Tuesday, 22 July 2014
Review of 'While (1 is less than 2)' by Deadmau5
No-one was expecting the Canadian house producer and Disney-icon-lookalike to drop an album like this. I was expecting lots of sexy female vocals and groovy basslines and whilst the funky Justice-esque closer, ‘Seeya’, fulfils these expectations, the rest of the tracks take a different turn. Instead, Deadmau5 seems to be focusing on atmosphere this time around. ‘While (1<2)’ plays out like an epic sci-fi movie, with lots of sprawling tracks that make use of sonic emptiness. In terms of texture, the album is extremely diverse. There are piano concertos, industrial glitch-fests, post-rock guitars, Mike-Oldfield influenced synthesizer odysseys and, most bizarre of all, a Nine Inch Nails remix. On the surface, this might sound like a bit of a musical mess, but somehow the crafty producer pulls it all together, creating what might just be his most cohesive album to date.
Quite possibly the biggest of all the achievements on this record however is the stellar production. Listening to ‘While (1<2)’ is a cinematic experience. Some of the sounds that are thrown down feel so clean and well-polished you can practically see your face in them. A good example is the sound of passing cars on ‘Infra Turbo Pigcart Racer’. The noise pans from speaker to speaker, sounding so scarily realistic I had to take a peek out the window just to check there wasn’t a drag race taking place outside.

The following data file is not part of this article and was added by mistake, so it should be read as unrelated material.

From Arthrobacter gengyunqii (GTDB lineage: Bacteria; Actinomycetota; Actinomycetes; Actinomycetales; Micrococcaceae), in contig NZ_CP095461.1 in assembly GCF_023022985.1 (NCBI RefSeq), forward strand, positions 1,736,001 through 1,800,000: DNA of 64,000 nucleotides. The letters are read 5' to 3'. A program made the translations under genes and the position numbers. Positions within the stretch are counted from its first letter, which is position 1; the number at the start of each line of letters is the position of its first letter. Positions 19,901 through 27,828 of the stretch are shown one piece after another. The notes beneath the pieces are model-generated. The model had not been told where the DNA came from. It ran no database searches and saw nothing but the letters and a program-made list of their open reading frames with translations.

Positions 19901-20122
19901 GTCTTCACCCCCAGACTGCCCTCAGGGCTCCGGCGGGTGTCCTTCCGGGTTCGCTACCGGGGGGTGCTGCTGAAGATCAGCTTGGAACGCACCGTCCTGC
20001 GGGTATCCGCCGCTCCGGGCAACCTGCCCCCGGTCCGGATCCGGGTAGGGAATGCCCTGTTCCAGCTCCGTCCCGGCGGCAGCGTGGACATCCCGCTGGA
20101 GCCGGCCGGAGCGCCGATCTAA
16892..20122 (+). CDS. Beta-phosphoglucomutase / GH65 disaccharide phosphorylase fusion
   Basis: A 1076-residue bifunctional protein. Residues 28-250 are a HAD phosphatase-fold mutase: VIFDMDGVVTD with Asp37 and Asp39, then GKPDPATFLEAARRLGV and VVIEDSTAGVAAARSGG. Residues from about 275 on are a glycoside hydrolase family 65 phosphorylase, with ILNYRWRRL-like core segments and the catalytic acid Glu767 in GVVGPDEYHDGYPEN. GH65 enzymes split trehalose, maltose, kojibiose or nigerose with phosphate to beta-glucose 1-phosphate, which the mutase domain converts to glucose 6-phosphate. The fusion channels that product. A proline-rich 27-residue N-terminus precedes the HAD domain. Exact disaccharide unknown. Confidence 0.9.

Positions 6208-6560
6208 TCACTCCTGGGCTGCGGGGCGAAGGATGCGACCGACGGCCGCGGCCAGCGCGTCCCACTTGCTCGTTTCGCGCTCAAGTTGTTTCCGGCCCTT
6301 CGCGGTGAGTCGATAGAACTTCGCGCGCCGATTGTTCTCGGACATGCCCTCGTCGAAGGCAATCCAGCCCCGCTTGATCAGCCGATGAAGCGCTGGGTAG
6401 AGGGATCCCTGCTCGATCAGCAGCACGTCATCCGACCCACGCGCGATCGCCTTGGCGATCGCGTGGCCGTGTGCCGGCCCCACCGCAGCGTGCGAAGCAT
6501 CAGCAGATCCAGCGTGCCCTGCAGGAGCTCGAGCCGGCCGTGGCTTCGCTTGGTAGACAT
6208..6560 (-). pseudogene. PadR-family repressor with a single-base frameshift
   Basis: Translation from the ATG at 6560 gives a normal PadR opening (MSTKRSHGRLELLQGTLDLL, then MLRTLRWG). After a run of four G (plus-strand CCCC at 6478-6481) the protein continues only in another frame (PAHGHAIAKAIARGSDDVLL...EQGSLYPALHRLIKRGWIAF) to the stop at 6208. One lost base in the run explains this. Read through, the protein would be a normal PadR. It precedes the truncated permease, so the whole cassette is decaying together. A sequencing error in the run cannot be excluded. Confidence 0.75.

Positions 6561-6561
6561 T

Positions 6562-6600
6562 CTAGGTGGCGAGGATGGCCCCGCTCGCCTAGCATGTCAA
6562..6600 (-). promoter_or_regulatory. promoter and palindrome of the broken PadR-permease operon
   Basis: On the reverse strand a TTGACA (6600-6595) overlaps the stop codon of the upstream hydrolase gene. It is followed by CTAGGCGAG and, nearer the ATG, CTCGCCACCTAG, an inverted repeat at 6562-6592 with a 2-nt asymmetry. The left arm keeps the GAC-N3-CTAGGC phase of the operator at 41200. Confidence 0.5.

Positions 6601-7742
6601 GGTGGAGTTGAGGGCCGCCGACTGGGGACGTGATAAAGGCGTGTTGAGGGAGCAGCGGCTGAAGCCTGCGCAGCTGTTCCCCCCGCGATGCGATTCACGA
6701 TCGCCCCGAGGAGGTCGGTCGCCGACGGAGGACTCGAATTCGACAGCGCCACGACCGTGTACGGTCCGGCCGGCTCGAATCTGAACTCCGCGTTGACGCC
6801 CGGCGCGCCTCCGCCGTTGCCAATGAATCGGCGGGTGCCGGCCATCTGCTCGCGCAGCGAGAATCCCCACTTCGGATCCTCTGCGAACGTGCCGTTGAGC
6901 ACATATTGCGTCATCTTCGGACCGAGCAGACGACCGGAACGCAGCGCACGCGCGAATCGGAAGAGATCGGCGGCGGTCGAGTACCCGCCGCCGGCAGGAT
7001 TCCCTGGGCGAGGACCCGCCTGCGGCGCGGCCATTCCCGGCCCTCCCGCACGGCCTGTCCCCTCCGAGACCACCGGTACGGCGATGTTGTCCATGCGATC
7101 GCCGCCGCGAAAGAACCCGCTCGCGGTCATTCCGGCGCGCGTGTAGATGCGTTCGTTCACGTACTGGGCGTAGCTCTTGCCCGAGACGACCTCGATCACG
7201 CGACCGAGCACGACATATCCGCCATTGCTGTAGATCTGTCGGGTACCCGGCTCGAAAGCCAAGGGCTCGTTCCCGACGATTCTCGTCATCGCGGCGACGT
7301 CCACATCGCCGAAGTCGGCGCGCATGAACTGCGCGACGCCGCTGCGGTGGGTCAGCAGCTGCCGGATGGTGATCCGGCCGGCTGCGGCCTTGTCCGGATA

Unfortunately, in the usual Deadmau5 fashion, a few songs on this album are dragged on longer than is necessary. The lengthiness and repetitive nature of some of the tracks on this record does help contribute to the intended spacey atmosphere, but there are times when Deadmau5 takes it to the excess, such as on the track ‘Phantoms Can’t Hang’. The cold synthesizer riff on this tune is pretty cool at first, but after nine minutes of being looped with little progression, it starts to grow irritatingly monotonous.
Unintentional lullabies such as these can make While (1<2) feel like a marathon in parts. It also doesn't help that this album is two hours long, consisting of two discs. Indeed, the title of this album is true, one is less than two, but sometimes less is more - a lesson that Deadmau5 could do with learning.
Saying this, as morbidly obese as this album is, this doesn’t take away from the unforgettable moments of prettiness and creativity that are sprinkled throughout this LP. As already covered, the production is phenomenal, and this gives the album so much texture – a unique selling point on its own. Deadmau5 has shown the haters that club bangers aren't all he's capable of and I hope he gains more fans than he loses with this record. This is impressive, well-crafted stuff. Not bad at all for a rodent without a pulse!